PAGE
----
As we start showing more of the game, you'll see that we aren't moving away from those styles and techniques at all, and we've come up with what we think is an interesting interpretation of classic noir. Noir is about much more than location; it's a visual approach and a thematic style. It's also a huge part of what makes Max Payne unique.
Throughout development, we have always worked to maintain and evolve the elements that have made the Max Payne series so beloved and so groundbreaking. Through bullet time, Max Payne brought the gunplay of Hong Kong action movies into games in a way that had never been done before. This was in many ways more of a key element of Max even than its noir styling…its incredible movie-style action. And we have really worked hard to evolve this into something that feels incredibly visceral and fresh.
It wasn't just the gameplay that was unique and new: Max's iconic internal monologue and the use of graphic novel cutscenes were also signature elements of the game. All these things are present in some way or other in Max Payne 3, along with several other elements from the original games. Although all have evolved significantly since the last game, as it would be odd if they hadn't! What looked great in 2003 sometimes does not always look so perfect in 2011. Max was always about an incredibly rich cinematic style of both presentation and gameplay, and we tried hard to make sure it still feels very cutting edge.
GS: The trailer makes Max Payne 3 look very different from the previous games, which focused on gritty, urban shoot-outs in and around New York City. The new game looks a lot more colorful and seems to have a lot more variety in environments. Max looks like he'll be doing more work outdoors and even some jungle operations. Can you tell us more about that?
JB: While we've revealed the setting as Sao Paulo, the game stays true to all the fundamentals of the first two games, from the noir themes and visuals to James McCaffrey's iconic voice-over and even a version of the graphic-novel-style panels. Sao Paulo is the largest city in the southern hemisphere and every bit as dark, grimy, and at times depressing as New York. And while the favelas may be the most recognizable part of the city, the game explores a lot more of the surrounds, from the luxury high-rises of downtown to the favelas and beyond.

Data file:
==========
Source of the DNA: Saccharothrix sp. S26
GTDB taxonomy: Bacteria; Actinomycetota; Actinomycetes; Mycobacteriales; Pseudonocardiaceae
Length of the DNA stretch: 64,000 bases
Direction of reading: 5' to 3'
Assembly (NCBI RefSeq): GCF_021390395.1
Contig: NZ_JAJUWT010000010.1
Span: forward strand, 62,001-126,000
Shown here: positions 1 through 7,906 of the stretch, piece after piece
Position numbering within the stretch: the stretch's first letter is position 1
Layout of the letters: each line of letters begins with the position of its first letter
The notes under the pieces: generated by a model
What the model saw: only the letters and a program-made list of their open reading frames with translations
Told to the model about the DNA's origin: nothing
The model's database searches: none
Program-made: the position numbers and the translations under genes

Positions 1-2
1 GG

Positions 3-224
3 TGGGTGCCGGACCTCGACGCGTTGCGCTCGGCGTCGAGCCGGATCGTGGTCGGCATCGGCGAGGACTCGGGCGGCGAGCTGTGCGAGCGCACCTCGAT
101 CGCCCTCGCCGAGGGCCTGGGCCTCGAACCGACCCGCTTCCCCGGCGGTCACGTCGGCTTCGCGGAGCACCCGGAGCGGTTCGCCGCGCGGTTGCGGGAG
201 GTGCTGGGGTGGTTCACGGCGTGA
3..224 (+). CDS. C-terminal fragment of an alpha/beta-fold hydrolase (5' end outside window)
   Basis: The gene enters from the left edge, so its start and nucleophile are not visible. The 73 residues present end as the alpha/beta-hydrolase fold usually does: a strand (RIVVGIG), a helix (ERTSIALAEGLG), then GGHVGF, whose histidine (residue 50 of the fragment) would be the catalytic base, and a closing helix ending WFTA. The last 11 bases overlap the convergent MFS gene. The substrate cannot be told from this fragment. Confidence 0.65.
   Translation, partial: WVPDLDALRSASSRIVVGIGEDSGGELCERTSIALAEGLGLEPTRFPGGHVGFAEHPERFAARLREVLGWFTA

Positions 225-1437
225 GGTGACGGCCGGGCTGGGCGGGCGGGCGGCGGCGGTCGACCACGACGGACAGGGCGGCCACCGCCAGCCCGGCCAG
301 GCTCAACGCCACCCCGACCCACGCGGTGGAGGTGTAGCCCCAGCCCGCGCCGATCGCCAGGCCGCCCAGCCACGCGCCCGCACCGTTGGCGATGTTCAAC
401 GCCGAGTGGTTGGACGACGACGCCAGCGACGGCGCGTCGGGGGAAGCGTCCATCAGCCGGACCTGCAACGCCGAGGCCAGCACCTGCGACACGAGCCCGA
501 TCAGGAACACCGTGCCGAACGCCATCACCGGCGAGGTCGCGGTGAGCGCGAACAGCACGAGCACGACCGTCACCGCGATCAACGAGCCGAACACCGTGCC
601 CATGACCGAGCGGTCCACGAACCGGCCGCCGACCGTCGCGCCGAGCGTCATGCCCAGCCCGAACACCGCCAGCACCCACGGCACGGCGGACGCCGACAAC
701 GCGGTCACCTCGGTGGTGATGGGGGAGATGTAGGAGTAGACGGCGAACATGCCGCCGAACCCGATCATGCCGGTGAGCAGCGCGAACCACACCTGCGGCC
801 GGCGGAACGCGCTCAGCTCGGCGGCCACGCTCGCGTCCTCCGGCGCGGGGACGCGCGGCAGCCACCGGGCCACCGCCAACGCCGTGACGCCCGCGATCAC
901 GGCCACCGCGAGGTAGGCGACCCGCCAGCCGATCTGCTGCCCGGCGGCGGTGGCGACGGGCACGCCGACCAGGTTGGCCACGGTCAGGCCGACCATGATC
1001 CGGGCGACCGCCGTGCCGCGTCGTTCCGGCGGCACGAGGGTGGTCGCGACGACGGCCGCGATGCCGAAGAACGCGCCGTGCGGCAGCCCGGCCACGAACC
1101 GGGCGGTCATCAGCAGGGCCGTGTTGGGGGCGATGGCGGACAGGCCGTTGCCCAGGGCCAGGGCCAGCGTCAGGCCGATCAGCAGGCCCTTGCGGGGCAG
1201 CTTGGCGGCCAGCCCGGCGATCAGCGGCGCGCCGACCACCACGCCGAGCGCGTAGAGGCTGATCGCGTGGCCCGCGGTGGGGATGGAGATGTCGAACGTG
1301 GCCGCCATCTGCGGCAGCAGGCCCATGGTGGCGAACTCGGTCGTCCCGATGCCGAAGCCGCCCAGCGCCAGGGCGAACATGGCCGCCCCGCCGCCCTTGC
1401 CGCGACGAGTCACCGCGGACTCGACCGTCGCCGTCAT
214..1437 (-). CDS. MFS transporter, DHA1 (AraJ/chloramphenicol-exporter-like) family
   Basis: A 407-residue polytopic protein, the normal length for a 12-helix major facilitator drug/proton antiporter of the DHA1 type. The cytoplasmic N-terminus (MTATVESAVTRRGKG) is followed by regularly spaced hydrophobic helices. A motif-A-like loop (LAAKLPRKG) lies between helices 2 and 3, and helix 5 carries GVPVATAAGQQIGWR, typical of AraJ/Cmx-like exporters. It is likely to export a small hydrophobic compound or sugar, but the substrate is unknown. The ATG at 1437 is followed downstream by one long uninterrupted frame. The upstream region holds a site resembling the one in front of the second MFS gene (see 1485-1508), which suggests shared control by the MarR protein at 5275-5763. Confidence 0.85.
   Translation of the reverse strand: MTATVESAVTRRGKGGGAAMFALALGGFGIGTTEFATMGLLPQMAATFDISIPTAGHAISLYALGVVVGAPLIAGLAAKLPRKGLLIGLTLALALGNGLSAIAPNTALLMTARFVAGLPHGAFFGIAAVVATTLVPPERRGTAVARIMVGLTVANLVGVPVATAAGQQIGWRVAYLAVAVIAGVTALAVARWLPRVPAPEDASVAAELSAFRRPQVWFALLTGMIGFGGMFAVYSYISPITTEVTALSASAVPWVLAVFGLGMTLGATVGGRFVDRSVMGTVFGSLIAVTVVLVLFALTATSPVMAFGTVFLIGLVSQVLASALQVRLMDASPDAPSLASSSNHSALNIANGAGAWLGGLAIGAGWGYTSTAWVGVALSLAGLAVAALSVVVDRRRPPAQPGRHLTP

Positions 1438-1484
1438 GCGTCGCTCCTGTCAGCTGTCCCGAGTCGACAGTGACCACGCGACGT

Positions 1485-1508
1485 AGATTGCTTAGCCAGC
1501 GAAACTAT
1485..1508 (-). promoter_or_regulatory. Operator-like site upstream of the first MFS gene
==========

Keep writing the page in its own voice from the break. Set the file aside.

And while Sao Paulo may be a more colorful place in the daytime, it's a very different story at night. The game will live up to the heritage of Max Payne; it's as dark and as twisted as ever. The only thing we changed was the story, which now takes place over a few weeks, and there are some levels set in the day. This was only because the story we wanted to tell could not realistically be told in a single night. There are, however, enough rain-sodden, pitch-dark nights in the game to satisfy the most ardent fan of dark and wet locations.
Sao Paulo is an intriguing backdrop for Max, as it's a city with a lot of unique juxtapositions. There's vast wealth living side by side with real poverty and whole communities that are protected by guerilla forces. Many people are caught between a rock and a hard place--trusting corrupt lawmakers and police or placing their safety in the hands of drug lords.
The darkness and chaos of the city and its problems resonate well with Max's own inner demons. Alongside some amazing locations in Brazil, Max will also find himself in some familiar locations, but we'll share more about that later this year.
GS: While the first images of Max Payne 3 showed the new Max as being bald (and led many of us to believe that he might be much, much older and losing his hair), the trailer clearly shows a different image. Why does Max shave his own head?
JB: While a few years have passed, Max is not too much older than he was in Max Payne 2, and the scene of Max shaving his head comes at a pivotal point in the story that in many ways echoes similar moments in the earlier games. At that point, Max is very much out of his depth. Max has always been described as a man on the edge, and he's often confronted by lose-lose situations that are beyond his control. In a moment of desperation, he decides that the best way to confront his enemies is to change his appearance. Whether his motives are rational--or borderline mental--is up for debate! In his own way, Max is probably the most tortured and put upon of all game heroes, and we really wanted to show the impact of all that suffering and angst on his hard-bitten but lonely personality and how that suffering has impacted his behavior.
GS:Thanks for your time.